Image: An aerial view of blocks of homes sitting submerged in flood waters. Image courtesy of pixabay and Pixabay license.

When natural disasters strike, we expect help from the federal government. But a 2019 study by researchers from the University of Pittsburgh and Rice University shows federal disaster relief aid distributes money along existing lines of wealth inequalities. In 2020 alone, wildfires decimated Pacific coast forests; tropical storms pummeled Gulf Coast towns and Northeastern cities; and freak earthquakes and tornadoes ripped through much of the country, from Texas to Ohio. Although aid from the Federal Emergency Management Agency (FEMA) has become increasingly necessary as the Earth continues heating, a recent study shows that these dollars disproportionately help those with wealth and homes.

To examine the critical relationship between natural damages and wealth, sociologists Junia Howell and James Elliott use data from the Panel Study of Income Dynamics, the Spatial Hazard Events and Losses Database for the US, the 2000 Census, and county-level FEMA information on assistance expenditures. By linking respondents to zip code level data on natural disasters, these data highlight the determinative role government aid plays in shaping socioeconomic disparities following natural crises. 

They find that damages from natural hazards contribute to wealth inequality, noting that these damages exact disproportionate impacts along lines of race, education, and – crucially – homeownership. When disaster strikes, homeowners’ wealth grows, while renters’ net wealth diminishes. This results in insurance policies and disaster response programs that privilege private ownership. Troublingly, those who need the most help are often left worse off following government intervention.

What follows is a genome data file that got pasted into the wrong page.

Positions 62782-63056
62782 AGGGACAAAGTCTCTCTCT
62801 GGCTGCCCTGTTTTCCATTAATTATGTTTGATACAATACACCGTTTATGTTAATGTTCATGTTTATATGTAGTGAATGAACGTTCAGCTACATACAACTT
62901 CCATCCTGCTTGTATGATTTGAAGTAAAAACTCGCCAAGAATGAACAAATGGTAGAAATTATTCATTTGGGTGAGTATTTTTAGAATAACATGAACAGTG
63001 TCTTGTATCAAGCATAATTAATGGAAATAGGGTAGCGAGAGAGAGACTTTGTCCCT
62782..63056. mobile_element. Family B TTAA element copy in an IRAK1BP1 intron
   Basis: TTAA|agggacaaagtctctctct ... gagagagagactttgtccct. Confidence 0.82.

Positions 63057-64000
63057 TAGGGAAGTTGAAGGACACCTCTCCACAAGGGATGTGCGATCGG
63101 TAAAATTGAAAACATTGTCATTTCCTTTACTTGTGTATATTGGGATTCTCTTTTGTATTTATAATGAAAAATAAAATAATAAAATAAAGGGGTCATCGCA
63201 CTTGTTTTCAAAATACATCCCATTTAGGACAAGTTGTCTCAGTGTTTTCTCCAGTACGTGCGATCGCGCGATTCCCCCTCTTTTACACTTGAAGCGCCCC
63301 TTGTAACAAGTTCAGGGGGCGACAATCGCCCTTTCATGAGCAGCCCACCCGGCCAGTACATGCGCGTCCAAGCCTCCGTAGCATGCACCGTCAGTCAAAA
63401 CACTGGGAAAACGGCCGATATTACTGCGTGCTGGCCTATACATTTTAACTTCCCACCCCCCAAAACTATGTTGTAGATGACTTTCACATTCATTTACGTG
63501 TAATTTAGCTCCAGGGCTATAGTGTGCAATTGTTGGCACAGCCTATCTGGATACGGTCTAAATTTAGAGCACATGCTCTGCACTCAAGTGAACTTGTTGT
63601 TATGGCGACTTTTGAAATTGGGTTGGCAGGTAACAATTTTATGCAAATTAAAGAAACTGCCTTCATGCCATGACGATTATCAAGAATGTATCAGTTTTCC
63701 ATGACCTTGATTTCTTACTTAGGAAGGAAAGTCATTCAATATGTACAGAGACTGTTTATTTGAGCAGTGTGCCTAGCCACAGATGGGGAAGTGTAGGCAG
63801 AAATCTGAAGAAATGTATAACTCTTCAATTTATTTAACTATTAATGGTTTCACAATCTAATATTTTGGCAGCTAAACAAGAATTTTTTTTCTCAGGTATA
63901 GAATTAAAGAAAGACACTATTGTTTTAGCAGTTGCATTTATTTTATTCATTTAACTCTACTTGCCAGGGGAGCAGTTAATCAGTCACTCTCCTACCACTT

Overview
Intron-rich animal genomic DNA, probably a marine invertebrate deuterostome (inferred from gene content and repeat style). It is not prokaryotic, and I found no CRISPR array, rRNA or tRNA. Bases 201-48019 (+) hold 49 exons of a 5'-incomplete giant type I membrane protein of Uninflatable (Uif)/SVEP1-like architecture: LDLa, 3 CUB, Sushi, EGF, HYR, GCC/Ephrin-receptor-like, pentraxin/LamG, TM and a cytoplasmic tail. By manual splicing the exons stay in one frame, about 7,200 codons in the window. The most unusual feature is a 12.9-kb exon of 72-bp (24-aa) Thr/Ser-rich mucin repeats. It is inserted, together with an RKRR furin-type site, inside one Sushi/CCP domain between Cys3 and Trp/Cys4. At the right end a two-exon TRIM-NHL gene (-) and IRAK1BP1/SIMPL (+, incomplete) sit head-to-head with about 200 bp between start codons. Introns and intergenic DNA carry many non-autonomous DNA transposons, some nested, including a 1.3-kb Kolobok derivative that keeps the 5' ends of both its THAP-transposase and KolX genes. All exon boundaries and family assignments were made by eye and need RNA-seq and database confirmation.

These ongoing disparities stem from long patterns of racial exclusion in the housing market, the classroom, and workforce. Disaster aid not only favors those with systemic advantages, like homeowners and college graduates, it often worsens already precarious conditions for those most in need. Considering  the close connection between homeownership and  the intergenerational transmission of wealth, these findings demonstrate the importance of recognizing systemic exclusion and marginalization as policymakers and scholars address the present climate crisis.